History is clear: prosperity cannot thrive where there is weak governance, poor policy frameworks, or ineffective laws and legal systems. By building strong institutions and systems, creating smart public policy, and providing social safety nets, governments are the architects and stewards of societal platforms which deliver important public services. Governance initiatives are more fraught with complexity than delivering community programs and consequently attract significantly fewer philanthropic resources. But there are philanthropists – typically those familiar with the challenges faced in developing countries – such as Mo Ibrahim and Jorge Paulo Lemann who are leading the charge by focusing on improving governance.
A healthy and vibrant middle class is the engine room of prosperous countries. Middle classes are built by educated workforces and marketplaces which support and reward creativity, entrepreneurship, and risk taking.
Businesses not only meet market needs, they also create a virtuous cycle of employment, re-investment, and innovation. For example, Hoan My, the Clermont Group’s healthcare business in Vietnam, is the nation’s leading private hospital group. By providing quality, affordable healthcare to more than 3.7 million patients annually, Hoan My has raised national healthcare standards through a scalable private sector initiative.
The demands of a “Total Game” approach means that no one philanthropist or social innovator can expect to achieve outsized results by working in isolation. Fixing underperforming social systems or building business-friendly marketplaces requires a coordinated effort by all system participants.
An emerging trend to address social challenges through collaborative philanthropy harnesses the power of partnership. By pooling philanthropic capital and networks, a number of new funds are making big bets into projects and programs that go beyond simply fixing surface-level issues to address the underlying structural causes. They are designed and executed with cross-sector partnerships, involving both the government and the private sector, NGOs, and community groups.
Such collaborations have attracted big names and led to the investment of hundreds of millions of dollars. The Partnership for Higher Education in Africa, for example, concluded in 2010 and included support from the Rockefeller and Ford Foundations, as well as the MacArthur and Hewlett Foundations. Co-Impact, a collaborative of which the Chandler Foundation is a member, pools the resources and expertise of a network of results-oriented donors that include The Rockefeller Foundation, Bill and Melinda Gates, Nandan and Rohini Nilekani, and Jeff Skoll. Working with social change leaders, governments and the private sector, Co-Impact tackles the structural causes of poverty and disease, and is aiming to improve the lives of millions of people.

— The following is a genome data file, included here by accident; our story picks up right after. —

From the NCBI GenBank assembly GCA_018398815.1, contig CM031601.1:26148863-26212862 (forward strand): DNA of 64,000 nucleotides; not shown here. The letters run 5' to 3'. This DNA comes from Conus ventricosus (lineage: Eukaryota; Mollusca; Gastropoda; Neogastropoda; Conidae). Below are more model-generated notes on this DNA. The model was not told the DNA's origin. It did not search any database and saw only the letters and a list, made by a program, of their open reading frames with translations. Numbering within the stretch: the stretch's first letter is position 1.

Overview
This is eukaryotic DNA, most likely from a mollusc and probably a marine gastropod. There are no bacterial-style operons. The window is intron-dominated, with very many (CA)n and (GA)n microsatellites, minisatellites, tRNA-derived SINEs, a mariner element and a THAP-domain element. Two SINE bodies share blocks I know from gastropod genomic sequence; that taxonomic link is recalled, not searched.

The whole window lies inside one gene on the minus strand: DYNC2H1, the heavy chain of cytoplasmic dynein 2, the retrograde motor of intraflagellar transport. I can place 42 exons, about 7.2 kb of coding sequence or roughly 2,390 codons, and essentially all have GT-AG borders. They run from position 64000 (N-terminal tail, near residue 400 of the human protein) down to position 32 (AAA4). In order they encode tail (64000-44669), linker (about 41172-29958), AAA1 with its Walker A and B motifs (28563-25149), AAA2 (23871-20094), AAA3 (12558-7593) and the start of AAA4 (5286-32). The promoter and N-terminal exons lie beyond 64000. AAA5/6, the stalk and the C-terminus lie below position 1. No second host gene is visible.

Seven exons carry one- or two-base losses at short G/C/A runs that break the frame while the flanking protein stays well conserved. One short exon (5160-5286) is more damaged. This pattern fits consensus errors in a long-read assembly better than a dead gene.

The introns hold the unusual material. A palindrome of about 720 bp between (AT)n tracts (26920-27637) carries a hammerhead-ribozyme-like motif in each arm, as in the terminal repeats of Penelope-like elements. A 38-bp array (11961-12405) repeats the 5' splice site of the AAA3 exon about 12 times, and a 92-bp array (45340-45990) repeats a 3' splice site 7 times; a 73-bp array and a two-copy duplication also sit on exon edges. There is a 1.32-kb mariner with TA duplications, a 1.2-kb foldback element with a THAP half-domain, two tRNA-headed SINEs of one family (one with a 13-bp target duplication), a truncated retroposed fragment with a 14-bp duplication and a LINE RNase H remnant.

These kinds of collaborations also help address an inefficiency across the philanthropic marketplace – fragmentation. Funders are understandably governed by their own agendas and ideologies, and spend time and resources finding opportunities to invest in. Meanwhile social change leaders, even highly successful ones, have to piece together disparate and often insufficient funding. It is not difficult to see that this fragmented landscape is inefficient – one simply has to imagine what a global investment team with a shared consciousness could achieve, versus one that does not regularly share its ideas and learnings. It is no accident that the great periods of creative flourishing and entrepreneurial innovation – from Renaissance Florence to Silicon Valley – have all been clustered in areas where ideas, capital, and talent could all collide and collaborate.
Co-Impact will be a testament to the power of collaborative social investing.
The rise of the social investor highlights a widespread harmony of approach and vision in the field, underscoring a shift in focus from the traditional notion of “giving” to “social investing.” There is growing recognition that large-scale social impact requires innovation, collaboration, and a results-focused mindset.
A fragment survives from the ancient Greek poet Archilochus of Paros: “The fox knows many things,” it reads, “but the hedgehog knows one big thing.” The hedgehog, as the Pulitzer Prize-winning Yale professor John Lewis Gaddis describes, has one grand vision from which it does not deviate, while the fox is more attuned to risks and changes in circumstance, constantly adjusting and adapting. Mr. Gaddis argues that the best generals, politicians, and leaders have been guided by a clear purpose yet adjusted to circumstances as they arose – that they have been both hedgehogs and foxes, in other words. It is not a stretch to say that the best social investors will be as well.